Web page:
Washington Irving's Legend of Sleepy Hollow

The Legend of Sleepy Hollow

Washington Irving

Many years ago in New York State when the country we know as the United States was still young there was a village called Tarry Town in a valley called Sleepy Hollow. In Tarry Town was a young school teacher named Ichabod Crane.

Ichabod was a tall and skinny man who strongly resembled his namesake, the crane. He had small shoulders, long skinny arms and legs, large ears, thick, heavy glasses that made his eyes stand out and a large nose that resembled a beak. To see him was to laugh uncomfortably at him despite yourself.

The young school teacher soon found himself in love with one of the local citizens, one Miss Katrina Van Tassel. Katrina was a beautiful young lady who just happened to be the daughter of one of the wealthiest farmers in Sleepy Hollow. From the first day he met her he was smitten and she, oddly, found that she liked Ichabod. It did not take long for them to admit their affection for each other; however, there was a problem: Brom Van Brunt.

Brom was a rather large and handsome man who had only two problems: he was as dumb as a post and prideful. In fact, he was so proud of himself, he thought that he could have whatever he wanted, and he wanted Katrina.

This proved to be a problem for poor Ichabod. Brom went out of his way to hurt or embarrass him every chance he got. Many an encounter ended with Ichabod on the ground or in a mud puddle. The citizens of Tarry Town feared him, so there was little that Ichabod could do to stop him.

However, everything Brom did made Katrina like him less and less and like Ichabod more and more. The two found ways to meet without letting Brom know. He would travel to her farm to teach her to sing. She would deliver food from the farm to him. And they came up with dozens of other ways.

Soon Brom stopped bothering them and everyone assumed that Ichabod had won their little fight. He became something of a hero when Brom wasn’t in town.

Then one day the Van Tassels had a large party and Ichabod was invited. He and Katrina danced all night together. They thought that nothing could ruin their night, until Brom arrived.

He seemed scared and out of breath. He told them all that he had just escaped from the Headless Horseman. The people at the party were shocked, but Ichabod had never heard of the legend. Katrina explained that years ago, during the Revolutionary War, a group of Americans caught a Hessian, a German ally of the British. They shot him and removed his head from his body. A headless phantom had haunted the valley ever since.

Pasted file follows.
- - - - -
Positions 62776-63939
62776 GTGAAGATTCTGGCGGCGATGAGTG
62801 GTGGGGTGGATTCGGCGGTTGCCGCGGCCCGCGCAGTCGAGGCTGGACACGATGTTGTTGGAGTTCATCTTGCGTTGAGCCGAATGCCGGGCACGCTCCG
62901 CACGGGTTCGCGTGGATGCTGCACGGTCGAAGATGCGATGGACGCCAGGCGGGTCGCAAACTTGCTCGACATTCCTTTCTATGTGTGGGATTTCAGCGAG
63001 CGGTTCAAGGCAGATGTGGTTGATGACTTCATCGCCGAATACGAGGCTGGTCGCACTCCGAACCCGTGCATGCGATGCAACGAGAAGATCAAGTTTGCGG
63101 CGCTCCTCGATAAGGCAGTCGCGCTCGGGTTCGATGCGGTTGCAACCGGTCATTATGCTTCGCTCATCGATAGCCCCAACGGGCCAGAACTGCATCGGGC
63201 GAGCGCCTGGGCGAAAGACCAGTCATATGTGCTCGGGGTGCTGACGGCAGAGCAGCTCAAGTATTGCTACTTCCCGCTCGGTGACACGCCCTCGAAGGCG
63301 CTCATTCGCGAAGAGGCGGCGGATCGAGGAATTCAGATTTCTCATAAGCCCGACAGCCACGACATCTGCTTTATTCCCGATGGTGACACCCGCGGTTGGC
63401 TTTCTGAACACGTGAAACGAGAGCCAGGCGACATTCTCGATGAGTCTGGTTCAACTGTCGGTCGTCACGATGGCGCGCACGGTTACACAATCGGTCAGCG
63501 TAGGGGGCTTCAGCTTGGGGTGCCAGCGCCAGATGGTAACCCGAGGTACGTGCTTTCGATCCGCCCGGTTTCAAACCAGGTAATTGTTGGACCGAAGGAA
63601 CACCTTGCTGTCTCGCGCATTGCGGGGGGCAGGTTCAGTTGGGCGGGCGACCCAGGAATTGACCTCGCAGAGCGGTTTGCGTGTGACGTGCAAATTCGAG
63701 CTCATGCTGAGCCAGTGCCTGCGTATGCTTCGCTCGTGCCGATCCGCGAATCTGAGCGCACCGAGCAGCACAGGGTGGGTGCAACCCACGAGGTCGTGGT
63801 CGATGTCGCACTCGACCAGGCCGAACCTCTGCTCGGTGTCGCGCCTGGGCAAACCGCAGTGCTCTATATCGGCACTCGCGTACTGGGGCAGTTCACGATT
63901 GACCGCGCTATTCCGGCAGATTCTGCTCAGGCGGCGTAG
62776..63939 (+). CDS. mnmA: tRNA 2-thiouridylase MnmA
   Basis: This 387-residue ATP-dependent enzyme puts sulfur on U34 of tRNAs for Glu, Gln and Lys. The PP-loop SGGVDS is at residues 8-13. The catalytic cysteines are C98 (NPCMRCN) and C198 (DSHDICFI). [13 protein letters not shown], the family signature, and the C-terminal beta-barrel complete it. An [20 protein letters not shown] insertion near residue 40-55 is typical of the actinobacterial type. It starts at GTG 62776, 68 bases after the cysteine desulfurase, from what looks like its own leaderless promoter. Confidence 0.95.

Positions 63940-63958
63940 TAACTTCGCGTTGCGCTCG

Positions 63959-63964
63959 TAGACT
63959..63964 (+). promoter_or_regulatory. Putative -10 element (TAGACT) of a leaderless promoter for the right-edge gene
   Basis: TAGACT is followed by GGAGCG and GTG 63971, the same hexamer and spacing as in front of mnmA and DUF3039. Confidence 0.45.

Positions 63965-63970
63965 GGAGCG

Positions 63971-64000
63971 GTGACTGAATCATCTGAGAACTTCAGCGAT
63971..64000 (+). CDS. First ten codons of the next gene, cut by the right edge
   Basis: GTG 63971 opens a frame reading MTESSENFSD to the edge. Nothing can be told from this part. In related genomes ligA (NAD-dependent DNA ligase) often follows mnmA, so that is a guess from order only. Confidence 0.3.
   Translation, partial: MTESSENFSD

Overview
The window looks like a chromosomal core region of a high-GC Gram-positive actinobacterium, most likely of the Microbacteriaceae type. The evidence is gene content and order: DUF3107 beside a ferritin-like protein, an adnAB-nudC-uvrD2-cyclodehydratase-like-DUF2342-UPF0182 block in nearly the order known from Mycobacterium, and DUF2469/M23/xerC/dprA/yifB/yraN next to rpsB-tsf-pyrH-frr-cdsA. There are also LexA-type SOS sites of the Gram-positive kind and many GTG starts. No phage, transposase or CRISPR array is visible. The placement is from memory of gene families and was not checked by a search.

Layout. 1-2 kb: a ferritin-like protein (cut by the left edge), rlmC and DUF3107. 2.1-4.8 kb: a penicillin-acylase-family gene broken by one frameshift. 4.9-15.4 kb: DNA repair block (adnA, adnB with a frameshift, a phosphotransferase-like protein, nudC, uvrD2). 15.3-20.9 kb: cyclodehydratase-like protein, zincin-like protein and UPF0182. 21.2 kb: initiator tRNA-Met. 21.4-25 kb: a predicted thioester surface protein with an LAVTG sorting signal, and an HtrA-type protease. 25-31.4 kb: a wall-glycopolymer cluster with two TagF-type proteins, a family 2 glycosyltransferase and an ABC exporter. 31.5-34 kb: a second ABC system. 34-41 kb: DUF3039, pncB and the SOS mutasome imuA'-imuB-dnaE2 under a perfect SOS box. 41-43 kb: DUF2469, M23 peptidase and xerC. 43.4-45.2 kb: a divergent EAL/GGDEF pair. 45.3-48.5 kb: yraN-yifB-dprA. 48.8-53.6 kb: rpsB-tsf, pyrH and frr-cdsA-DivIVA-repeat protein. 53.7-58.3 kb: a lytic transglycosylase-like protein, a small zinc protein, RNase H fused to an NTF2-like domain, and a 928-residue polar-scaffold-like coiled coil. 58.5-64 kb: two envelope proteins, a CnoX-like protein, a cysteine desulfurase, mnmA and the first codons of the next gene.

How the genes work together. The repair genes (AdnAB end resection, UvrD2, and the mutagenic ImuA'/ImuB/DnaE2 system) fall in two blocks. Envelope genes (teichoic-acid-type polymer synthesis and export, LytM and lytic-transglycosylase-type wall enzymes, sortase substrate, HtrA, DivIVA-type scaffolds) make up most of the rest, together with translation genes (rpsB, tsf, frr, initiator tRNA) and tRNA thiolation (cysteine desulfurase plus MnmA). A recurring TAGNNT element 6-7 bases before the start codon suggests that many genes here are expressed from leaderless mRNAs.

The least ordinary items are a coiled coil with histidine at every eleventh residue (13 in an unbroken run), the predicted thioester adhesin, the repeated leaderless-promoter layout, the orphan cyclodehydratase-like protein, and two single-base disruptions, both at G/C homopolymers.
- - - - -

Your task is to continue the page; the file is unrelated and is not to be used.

A nearby farmer nodded his agreement. He said that he had been riding back to the valley one night and was soon being chased by a headless apparition. It nearly caught him too, but he arrived at and crossed the covered bridge at the edge of town. The ghost, he said, could not cross running water.

This was utter foolishness, Ichabod decided and declared so to everyone present. He bid them all a goodnight and set out on his horse. He thought he saw Brom smile, but he wasn’t sure.

Ichabod soon found he was scared and was surprised to find that was so. He laughed at his own foolishness, amused that he was actually expecting to see a headless rider. He let his horse slow down and stopped holding his breath.

After a while, as the full moon painted an eerie picture of the small town approaching in the distance, he discovered that he was being followed. He laughed and shouted out to Brom that he was surprised it had taken him so long to catch up. He told him that he must be upset that he had lost Katrina to such a small man. Brom did not respond.

Slowly Ichabod began to think that it was not Brom that followed him. He risked a glance over his shoulder to see a dark figure mounted on a large horse riding some distance behind him. His heart jumped into his throat when he realized that the rider did not seem to have a head.

He coaxed his horse into a trot and noticed that the rider kept pace. One hand reached over and drew a sword slowly from his sheath while the other held something in its lap. Something the size of a head…

That was enough for Ichabod. He drove his horse into a frantic run and was alarmed to note that the rider still kept pace. His heart racing even faster than his horse, Ichabod suddenly noticed the covered bridge in the distance and remembered the farmer’s tale. If only he could get to the bridge, he would be safe!

The headless Hessian began to close the distance between them. It was going to be close, Ichabod knew. The bridge loomed large before them. Suddenly he knew that he would make it. He would reach the bridge before the horseman and he would live.

Then the horseman lifted the object in his lap over his head. It was a pumpkin with a hideous face upon it. Ichabod watched in horror as it threw the gourd at him. It struck him and he fell from his horse just as it crossed the bridge. He looked to see the horseman point its sword at him.

The villagers tell the tale of Ichabod Crane to this very day. No one ever saw him again, although some swore they saw the horseman riding through the woods only he was no longer headless. Mounted there upon his powerful shoulders was a head, a head with large ears and a long nose that resembled a beak.